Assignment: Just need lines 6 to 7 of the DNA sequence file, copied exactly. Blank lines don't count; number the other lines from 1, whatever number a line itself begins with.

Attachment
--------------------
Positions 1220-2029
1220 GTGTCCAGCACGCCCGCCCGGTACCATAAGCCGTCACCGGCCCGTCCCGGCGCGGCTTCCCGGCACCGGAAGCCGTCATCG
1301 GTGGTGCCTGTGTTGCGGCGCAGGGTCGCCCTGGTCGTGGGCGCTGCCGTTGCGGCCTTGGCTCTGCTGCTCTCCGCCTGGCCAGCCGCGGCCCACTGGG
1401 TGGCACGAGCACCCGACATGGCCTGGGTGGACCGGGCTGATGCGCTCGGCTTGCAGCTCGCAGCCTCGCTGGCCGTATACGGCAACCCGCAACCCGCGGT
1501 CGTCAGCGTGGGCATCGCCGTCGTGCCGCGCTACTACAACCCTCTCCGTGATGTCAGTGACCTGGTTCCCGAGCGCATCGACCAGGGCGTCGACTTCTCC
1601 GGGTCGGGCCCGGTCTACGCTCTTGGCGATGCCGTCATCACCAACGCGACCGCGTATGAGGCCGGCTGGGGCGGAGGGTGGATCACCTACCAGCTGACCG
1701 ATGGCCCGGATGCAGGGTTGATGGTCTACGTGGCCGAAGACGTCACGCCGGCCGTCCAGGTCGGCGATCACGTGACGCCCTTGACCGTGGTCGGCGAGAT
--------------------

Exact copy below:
1601 GGGTCGGGCCCGGTCTACGCTCTTGGCGATGCCGTCATCACCAACGCGACCGCGTATGAGGCCGGCTGGGGCGGAGGGTGGATCACCTACCAGCTGACCG
1701 ATGGCCCGGATGCAGGGTTGATGGTCTACGTGGCCGAAGACGTCACGCCGGCCGTCCAGGTCGGCGATCACGTGACGCCCTTGACCGTGGTCGGCGAGAT